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This Day In U.S. History November 25, 1783 – The British military evacuates New York City

 

"Evacuation Day and Washington's Triumphal Entry"

“Evacuation Day and Washington’s Triumphal Entry”

 

This Day In U.S. History November 25, 1783 – Life, Liberty and the Pursuit of Happiness – The American Revolution: The last British troops leave New York City three months after the signing of the Treaty of Paris. – After occupying New York City for seven years during the American Revolution, the British military evacuates and General Washington and the Continental Army triumphantly enter the city. The last shot of the war was reported to be fired on this day, as a British gunner fired a cannon at jeering crowds gathered on the shore of Staten Island, as his ship passed through The Narrows at the mouth of New York Harbor. The little remembered horror of the British prison ships comes to an end.

 

Source “The American Revolution Day By Day – Lighting Freedom’s Flame”

 

 

Following the American Revolutionary War, Evacuation Day on November 25 marks the day in 1783 when the last vestige of British authority in the United States — its troops in New York — departed from Manhattan. After this British evacuation, General George Washington triumphantly led the Continental Army through the city. The last shot of the war was reported to be fired on this day, as a British gunner on one of the departing ships fired a cannon at jeering crowds gathered on the shore of Staten Island, at the mouth of New York Harbor (the shot fell well short of the shore).

 

"Washington's Entry into New York" by Currier & Ives

“Washington’s Entry into New York” by Currier & Ives

Following the first and largest major engagement of the Continental Army and British troops in the American Revolutionary War, at the Battle of Long Island (also known as the Battle of Brooklyn) on August 27, 1776, General George Washington and the Continental Army retreated to Manhattan Island. The Continentals withdrew north and west and, following the Battle of Fort Washington on November 16, 1776, evacuated the island. For the remainder of the Revolutionary War much of what is now Greater New York and its surroundings were under British control. New York City (then occupying only the southern tip of Manhattan) became, under Lord Howe and his brother Sir William, the British political and military center of operations in North America. David Mathews was the Mayor of New York City during the British occupation. More …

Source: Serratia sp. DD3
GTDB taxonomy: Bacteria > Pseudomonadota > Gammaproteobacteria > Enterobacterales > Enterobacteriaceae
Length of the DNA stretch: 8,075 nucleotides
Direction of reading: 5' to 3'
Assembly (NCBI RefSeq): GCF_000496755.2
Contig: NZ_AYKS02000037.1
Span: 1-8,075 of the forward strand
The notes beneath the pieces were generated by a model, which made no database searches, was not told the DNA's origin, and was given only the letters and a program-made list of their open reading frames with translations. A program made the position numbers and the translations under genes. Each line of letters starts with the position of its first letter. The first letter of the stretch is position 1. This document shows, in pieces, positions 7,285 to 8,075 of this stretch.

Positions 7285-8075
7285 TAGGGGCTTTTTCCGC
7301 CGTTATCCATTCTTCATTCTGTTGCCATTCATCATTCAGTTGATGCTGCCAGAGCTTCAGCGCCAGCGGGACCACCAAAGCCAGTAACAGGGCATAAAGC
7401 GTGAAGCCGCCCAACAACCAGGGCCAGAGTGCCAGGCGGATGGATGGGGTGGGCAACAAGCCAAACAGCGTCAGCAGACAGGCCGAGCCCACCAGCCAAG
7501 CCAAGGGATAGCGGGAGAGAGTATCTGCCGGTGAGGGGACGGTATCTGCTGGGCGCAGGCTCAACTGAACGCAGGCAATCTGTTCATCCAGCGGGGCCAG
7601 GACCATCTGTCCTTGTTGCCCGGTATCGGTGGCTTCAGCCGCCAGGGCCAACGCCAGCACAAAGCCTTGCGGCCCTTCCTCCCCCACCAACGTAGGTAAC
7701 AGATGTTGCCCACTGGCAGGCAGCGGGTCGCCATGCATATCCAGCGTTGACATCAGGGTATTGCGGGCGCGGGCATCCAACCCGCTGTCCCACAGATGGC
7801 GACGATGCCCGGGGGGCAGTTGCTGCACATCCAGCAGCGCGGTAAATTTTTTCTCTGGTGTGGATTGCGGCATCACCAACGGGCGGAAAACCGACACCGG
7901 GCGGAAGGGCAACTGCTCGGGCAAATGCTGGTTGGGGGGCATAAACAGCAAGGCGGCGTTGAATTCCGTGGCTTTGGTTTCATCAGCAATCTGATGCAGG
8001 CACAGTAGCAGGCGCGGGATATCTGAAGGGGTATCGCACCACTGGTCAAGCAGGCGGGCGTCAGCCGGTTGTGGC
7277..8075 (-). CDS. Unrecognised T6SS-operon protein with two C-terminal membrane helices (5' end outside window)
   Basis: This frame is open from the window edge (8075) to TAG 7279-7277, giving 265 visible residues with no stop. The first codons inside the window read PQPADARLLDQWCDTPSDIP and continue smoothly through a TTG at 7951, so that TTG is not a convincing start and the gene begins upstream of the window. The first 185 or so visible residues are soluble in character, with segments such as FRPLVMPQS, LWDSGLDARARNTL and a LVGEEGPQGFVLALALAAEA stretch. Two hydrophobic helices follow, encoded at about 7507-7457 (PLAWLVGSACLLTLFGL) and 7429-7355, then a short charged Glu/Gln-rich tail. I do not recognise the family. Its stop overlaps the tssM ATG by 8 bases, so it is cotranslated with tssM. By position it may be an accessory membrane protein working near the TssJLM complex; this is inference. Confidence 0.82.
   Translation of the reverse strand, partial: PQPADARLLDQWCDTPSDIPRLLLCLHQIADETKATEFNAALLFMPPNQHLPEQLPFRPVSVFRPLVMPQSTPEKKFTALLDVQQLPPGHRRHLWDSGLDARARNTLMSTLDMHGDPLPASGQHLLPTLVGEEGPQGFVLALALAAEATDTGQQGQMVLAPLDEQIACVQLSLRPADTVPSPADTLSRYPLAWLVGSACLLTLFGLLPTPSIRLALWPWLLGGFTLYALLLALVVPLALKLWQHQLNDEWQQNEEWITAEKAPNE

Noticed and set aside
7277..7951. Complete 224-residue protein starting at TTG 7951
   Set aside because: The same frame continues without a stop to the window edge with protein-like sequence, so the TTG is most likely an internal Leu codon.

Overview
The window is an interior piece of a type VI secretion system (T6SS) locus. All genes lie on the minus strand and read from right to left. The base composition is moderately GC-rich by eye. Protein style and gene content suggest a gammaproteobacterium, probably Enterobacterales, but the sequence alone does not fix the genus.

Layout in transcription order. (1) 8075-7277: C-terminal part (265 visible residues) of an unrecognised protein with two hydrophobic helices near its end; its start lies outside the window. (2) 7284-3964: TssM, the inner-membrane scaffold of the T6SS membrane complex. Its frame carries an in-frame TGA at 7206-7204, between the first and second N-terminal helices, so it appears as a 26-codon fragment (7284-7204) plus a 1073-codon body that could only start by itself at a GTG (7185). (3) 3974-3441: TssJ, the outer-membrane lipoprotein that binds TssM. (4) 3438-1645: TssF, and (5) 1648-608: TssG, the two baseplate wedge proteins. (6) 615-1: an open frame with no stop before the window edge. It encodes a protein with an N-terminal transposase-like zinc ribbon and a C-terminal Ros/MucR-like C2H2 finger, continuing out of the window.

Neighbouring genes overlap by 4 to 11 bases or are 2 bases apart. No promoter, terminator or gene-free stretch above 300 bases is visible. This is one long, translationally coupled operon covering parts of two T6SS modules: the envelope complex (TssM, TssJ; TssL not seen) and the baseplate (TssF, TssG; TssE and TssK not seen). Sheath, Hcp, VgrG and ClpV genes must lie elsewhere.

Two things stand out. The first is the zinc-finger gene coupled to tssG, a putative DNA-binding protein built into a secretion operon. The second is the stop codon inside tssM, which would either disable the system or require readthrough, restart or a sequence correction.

American patriots on British prison ship

American patriots on British prison ship

 

The Horror of the British Prison Ships of New York City Comes to an End
During the Revolutionary War, the British maintained a series of prison ships in the New York Harbor and jails on the shore for captured prisoners of war. Due to brutal conditions, more Americans died in British jails and prison ships in New York Harbor than in all the battles of the American Revolutionary War.The British quickly disposed of the bodies of the dead from the jails and ships by quick interment or throwing the bodies overboard. Following the end of the American Revolutionary War in 1783, the remains of those who died on the 16 prison ships were neglected, left to lie along the Brooklyn shore on Wallabout Bay, a rural area little visited by New Yorkers. On January 21, 1877, the New York Times reported that the dead came from all parts of the nation and “every state of the Union was represented among them.” More …

 

Further reading: British Prison Ships

 

"Prison Ship Martyrs' Monument", Wallabout Bay, East River, (now Fort Greene Park), New York-Brooklyn,

“Prison Ship Martyrs’ Monument”, Wallabout Bay, East River, (now Fort Greene Park), New York-Brooklyn,

Timeline of the American Revolution – From the French-Indian War 1754-1763 to the Signing of The U.S. Constitution 1788.

 

America remember and honor your history – it will give direction, purpose and security to your future.


 
 
 
 
 

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